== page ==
Friday, July 22, 2011

NYT: Amid Unemployment, Spain Aims to Limit Romanian Influx

MADRID — The Spanish government was moving on Thursday toward endorsing tough restrictions on Romanians seeking to enter the country at a time of enormous unemployment in Spain.

A decision on the restrictions is expected Friday. They would require Romanians to have a work contract before settling in Spain, reversing a previous commitment to give Romanians unrestricted access as fellow members of the 27-nation European Union. The number of Romanians in Spain has quadrupled in the past five years, making them the country’s biggest foreign community.

Support for such a decision comes amid evidence that Europe’s economic crisis, coupled with the rise of xenophobic sentiment in some countries, is straining the commitment by many European countries to the principle of border-free travel.

In May, Denmark, one of the signatories to a pact known as the Schengen Agreement, which took effect in 1995 and abolished internal border checks, said that it would re-impose them for people coming from Germany and Sweden, bowing to the demands of the right-wing Danish People’s Party, which has been campaigning against illegalimmigration and organized crime.

The Schengen Agreement has also come under pressure because of the recent influx of refugees escaping the turmoil in North Africa. Both President Nicolas Sarkozy of France and Prime Minister Silvio Berlusconi of Italy called for a revision of the Schengen Agreement after France stopped migrants crossing over from Italy by train.

Still, the Spanish government emphasized that its decision was in line with the terms the European Union set for Romania to join the union, as well as earlier restrictions on Romanians imposed by other countries like France and Italy.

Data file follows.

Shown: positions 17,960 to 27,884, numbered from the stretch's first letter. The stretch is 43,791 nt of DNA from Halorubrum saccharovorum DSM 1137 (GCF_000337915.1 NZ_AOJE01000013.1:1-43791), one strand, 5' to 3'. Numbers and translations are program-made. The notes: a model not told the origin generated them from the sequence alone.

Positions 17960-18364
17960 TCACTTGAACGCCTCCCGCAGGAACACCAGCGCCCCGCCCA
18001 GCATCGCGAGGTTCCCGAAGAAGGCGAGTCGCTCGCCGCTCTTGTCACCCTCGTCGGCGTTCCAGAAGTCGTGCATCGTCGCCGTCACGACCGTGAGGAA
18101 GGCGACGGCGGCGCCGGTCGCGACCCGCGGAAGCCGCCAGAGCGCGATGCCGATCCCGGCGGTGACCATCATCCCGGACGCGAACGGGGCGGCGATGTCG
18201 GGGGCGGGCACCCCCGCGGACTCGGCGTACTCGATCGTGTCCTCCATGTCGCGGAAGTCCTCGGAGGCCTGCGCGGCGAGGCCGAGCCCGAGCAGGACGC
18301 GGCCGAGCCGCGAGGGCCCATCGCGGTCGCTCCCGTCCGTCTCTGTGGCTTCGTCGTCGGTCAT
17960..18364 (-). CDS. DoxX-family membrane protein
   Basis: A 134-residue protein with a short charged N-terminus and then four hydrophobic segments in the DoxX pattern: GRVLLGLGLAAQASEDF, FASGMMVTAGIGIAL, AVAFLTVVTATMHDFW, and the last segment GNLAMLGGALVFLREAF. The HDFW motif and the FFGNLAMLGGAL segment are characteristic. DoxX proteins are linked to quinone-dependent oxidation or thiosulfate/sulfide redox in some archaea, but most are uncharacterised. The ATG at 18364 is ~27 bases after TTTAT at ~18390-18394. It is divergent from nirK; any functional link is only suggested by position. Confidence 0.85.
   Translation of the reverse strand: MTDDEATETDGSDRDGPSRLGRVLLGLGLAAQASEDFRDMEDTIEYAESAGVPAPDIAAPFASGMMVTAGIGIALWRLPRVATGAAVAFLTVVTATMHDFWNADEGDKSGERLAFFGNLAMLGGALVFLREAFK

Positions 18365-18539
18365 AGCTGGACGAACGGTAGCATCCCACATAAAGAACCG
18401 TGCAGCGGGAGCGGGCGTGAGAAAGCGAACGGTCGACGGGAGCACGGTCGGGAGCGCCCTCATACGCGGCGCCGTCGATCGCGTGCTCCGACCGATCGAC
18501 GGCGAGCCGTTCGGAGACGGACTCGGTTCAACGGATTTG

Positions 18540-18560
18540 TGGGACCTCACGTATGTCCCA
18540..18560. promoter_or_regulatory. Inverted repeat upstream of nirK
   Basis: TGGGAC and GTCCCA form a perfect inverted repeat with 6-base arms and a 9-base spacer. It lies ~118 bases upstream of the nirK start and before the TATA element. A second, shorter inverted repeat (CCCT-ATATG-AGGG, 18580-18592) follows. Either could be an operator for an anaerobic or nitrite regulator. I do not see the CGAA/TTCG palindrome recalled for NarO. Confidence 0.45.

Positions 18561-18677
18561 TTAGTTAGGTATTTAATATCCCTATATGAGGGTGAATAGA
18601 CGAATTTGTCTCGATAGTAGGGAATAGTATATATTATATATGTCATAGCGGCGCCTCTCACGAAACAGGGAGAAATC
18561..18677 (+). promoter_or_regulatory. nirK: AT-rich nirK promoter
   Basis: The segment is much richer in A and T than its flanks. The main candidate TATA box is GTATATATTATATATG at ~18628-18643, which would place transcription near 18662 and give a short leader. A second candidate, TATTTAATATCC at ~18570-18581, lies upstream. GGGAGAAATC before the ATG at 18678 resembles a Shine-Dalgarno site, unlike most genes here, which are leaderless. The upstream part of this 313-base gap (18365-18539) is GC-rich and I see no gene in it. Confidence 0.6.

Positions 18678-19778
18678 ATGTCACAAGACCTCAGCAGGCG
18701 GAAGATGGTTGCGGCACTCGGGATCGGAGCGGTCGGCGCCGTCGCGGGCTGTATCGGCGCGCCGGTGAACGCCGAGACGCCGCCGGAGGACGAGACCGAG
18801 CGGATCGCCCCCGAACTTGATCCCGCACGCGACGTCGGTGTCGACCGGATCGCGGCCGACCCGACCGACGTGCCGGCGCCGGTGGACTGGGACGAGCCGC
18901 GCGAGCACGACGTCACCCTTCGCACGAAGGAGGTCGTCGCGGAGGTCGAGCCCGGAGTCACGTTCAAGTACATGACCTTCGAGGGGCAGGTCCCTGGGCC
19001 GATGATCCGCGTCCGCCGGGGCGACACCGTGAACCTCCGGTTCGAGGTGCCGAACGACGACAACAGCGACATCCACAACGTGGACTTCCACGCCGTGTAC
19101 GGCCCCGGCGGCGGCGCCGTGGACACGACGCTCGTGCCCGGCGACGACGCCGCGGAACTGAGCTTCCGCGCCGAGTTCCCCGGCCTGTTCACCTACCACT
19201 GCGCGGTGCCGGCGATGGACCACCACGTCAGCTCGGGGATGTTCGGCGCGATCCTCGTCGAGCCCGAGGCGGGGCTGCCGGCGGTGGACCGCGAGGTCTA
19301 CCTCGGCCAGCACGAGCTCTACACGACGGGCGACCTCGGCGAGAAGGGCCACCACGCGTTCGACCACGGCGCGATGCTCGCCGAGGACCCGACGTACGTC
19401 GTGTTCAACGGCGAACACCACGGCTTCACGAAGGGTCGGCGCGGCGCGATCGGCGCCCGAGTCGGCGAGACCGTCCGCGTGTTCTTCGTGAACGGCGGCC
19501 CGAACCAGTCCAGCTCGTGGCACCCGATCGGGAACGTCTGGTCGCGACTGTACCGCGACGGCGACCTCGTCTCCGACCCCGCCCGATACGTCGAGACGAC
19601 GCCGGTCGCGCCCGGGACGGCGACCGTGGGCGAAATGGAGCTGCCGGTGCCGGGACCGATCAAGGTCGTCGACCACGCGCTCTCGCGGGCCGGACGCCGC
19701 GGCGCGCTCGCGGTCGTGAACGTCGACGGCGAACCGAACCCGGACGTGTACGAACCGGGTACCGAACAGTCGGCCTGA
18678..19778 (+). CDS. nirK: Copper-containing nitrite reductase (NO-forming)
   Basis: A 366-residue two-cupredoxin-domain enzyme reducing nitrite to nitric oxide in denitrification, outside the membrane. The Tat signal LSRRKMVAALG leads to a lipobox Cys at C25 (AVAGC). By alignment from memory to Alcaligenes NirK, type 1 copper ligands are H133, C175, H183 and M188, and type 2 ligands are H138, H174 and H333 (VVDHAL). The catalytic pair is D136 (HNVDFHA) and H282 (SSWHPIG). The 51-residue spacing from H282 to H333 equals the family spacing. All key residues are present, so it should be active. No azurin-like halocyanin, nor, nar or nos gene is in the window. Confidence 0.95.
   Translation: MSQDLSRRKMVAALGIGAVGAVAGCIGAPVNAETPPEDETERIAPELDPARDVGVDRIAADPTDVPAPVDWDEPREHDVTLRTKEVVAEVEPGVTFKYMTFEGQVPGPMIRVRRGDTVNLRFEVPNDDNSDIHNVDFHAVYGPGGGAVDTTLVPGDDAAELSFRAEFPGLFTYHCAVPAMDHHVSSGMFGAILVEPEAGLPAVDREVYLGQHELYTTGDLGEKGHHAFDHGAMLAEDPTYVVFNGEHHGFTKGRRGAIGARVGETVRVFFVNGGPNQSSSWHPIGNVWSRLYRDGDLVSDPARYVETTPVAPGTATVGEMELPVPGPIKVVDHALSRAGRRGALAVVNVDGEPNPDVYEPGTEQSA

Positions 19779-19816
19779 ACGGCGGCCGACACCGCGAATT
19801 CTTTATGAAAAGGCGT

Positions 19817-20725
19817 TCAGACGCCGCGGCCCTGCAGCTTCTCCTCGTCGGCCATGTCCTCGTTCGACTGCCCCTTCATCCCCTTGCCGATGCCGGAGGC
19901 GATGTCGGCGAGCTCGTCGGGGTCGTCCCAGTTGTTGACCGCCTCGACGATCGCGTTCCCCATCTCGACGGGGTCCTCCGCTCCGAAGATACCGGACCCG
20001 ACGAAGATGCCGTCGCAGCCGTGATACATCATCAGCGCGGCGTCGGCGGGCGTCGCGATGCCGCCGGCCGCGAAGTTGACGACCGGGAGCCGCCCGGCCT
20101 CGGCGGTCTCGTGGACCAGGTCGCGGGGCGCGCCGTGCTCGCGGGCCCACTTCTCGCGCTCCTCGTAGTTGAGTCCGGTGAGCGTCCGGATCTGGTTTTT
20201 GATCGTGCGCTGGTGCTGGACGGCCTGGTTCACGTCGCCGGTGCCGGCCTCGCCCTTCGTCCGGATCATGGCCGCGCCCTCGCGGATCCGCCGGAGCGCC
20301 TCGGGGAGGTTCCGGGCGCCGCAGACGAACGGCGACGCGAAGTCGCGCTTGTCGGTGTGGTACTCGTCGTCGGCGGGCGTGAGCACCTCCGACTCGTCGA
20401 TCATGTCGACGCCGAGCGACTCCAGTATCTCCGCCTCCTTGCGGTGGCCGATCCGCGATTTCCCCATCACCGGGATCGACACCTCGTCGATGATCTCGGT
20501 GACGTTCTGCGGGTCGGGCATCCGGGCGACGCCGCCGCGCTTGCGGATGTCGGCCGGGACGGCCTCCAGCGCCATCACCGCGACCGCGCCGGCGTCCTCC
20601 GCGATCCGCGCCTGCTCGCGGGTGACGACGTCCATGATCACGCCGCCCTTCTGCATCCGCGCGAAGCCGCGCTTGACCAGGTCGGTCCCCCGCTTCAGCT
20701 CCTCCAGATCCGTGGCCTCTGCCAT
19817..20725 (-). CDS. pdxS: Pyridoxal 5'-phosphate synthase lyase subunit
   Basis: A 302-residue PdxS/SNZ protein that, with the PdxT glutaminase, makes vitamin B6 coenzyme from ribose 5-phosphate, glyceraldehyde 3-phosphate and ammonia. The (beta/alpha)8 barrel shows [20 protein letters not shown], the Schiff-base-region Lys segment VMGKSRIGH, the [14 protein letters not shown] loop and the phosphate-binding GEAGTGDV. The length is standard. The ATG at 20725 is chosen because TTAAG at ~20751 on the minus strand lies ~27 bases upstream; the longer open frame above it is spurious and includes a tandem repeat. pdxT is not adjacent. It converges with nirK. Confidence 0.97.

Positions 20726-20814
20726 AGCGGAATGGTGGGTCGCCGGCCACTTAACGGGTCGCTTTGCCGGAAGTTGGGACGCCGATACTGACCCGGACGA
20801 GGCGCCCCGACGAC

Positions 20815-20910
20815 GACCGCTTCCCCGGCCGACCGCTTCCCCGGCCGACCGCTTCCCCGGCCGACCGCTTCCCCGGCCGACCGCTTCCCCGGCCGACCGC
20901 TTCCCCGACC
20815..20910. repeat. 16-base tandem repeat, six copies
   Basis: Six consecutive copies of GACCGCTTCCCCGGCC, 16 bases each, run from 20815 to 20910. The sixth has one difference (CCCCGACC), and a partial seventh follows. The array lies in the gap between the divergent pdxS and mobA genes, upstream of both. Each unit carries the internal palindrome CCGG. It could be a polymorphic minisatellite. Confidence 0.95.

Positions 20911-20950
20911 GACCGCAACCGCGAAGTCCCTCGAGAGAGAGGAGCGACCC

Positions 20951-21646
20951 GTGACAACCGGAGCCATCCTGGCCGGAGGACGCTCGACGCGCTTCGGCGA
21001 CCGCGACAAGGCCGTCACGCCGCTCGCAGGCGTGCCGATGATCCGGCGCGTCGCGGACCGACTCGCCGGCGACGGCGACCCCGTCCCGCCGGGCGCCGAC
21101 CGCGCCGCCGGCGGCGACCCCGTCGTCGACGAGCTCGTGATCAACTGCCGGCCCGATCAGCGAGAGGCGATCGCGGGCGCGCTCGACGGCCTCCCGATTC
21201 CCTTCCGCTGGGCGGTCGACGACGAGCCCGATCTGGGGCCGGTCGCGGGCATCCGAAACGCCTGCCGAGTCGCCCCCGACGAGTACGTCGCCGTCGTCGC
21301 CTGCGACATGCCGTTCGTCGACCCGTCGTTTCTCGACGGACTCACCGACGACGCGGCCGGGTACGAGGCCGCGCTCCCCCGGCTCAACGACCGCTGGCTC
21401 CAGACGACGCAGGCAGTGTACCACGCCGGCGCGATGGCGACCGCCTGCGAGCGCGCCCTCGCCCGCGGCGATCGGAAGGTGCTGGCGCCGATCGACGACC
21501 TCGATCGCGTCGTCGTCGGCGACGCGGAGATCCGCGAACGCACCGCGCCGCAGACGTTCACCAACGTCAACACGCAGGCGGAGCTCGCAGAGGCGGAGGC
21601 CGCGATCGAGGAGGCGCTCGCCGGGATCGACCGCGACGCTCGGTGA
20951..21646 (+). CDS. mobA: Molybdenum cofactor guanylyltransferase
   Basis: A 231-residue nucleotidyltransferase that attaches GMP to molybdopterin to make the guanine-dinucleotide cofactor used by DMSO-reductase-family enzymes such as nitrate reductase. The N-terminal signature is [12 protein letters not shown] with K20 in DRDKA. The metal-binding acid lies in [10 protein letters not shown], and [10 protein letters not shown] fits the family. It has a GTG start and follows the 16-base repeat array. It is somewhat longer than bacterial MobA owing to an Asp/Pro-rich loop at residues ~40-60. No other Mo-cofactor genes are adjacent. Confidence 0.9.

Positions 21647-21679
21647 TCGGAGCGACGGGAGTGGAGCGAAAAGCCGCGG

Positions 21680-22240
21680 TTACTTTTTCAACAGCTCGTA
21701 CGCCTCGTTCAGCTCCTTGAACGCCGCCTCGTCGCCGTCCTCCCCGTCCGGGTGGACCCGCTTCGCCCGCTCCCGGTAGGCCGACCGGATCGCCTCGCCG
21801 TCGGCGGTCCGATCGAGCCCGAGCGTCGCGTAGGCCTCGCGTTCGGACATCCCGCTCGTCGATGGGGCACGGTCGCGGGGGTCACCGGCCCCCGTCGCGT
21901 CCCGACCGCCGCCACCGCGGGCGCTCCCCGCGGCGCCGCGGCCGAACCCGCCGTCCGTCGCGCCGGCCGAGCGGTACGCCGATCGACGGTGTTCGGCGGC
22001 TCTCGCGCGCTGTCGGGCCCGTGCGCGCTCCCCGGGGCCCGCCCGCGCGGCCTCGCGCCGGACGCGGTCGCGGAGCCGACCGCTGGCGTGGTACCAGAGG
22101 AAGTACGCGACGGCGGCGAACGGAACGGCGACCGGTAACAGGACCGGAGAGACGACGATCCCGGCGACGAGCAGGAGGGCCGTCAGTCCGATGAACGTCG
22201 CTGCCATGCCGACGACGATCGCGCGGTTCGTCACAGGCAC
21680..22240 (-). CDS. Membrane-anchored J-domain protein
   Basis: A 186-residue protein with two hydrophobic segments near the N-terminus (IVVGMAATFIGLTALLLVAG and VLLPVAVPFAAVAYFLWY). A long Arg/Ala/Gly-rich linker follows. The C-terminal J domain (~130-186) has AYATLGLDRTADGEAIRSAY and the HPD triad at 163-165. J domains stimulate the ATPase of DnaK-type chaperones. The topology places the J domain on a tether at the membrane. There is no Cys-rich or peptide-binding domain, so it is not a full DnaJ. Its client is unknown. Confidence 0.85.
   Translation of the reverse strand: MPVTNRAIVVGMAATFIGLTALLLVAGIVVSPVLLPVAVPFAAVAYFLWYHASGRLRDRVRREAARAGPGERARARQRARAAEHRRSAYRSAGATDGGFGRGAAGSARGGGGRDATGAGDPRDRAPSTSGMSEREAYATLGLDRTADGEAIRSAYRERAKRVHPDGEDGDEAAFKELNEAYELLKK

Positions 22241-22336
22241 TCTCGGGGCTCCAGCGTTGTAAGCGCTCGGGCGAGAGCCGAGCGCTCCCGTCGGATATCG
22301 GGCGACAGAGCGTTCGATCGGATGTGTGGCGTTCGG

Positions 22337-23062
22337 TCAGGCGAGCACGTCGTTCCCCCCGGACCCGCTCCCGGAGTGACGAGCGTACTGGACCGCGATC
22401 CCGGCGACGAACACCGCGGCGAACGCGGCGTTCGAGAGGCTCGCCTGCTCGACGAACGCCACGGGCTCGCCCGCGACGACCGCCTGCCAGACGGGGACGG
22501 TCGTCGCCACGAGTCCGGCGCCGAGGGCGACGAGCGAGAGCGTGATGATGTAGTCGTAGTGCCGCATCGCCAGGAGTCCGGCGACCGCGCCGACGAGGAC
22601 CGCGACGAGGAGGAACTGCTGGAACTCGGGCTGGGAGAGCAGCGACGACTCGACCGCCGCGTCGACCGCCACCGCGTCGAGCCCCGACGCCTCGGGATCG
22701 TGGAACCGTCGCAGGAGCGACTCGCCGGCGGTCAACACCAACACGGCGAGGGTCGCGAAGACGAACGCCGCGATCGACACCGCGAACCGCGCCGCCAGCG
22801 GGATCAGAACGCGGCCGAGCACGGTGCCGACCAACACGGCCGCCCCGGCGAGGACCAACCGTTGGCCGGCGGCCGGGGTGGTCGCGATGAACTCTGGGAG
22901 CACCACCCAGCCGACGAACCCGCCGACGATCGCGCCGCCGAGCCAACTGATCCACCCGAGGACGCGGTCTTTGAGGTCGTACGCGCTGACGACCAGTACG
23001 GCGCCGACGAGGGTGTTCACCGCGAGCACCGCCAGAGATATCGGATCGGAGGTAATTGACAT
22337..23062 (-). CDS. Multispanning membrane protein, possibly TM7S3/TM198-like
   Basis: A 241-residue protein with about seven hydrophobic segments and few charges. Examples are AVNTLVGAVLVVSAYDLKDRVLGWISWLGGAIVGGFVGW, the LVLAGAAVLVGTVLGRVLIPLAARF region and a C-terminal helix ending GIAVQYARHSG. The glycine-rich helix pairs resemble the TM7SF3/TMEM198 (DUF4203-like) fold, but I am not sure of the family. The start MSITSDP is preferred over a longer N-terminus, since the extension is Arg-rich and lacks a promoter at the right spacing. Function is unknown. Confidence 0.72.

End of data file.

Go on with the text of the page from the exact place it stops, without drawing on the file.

Anna Terrón, the Spanish secretary of state for immigration, said in a telephone interview on Thursday that the decision was “completely different” from efforts by some of Spain’s fellow European Union members to alter the Schengen Agreement.

“We are and will continue to be a country fighting against any reform of Schengen,” she said. At the same time, she said, “We now have to recognize that we are not creating any employment here, and something has to be done to respond to this difficult labor situation.”

Spain’s population of 46 million includes 864,000 Romanians. Last year they became the biggest foreign community here, eclipsing Moroccans and Ecuadoreans, and their number has continued to swell even as Spain’s construction industry and other sectors of the economy have crumbled. Ms. Terrón said this “countertrend” was surprising since Romania had a jobless rate of 7 percent, about a third of that of Spain.

Furthermore, many of the Romanians who have already acquired residency in Spain, and will not be affected by the new restrictions, have been among the hardest hit by Spain’s downturn, with the jobless rate among Romanians now around 35 percent.

“We are not just talking about temporarily protecting the jobs of Spaniards, but also about preventing new arrivals from Romania from having a negative impact on the Romanians that are already here,” Ms. Terrón said.

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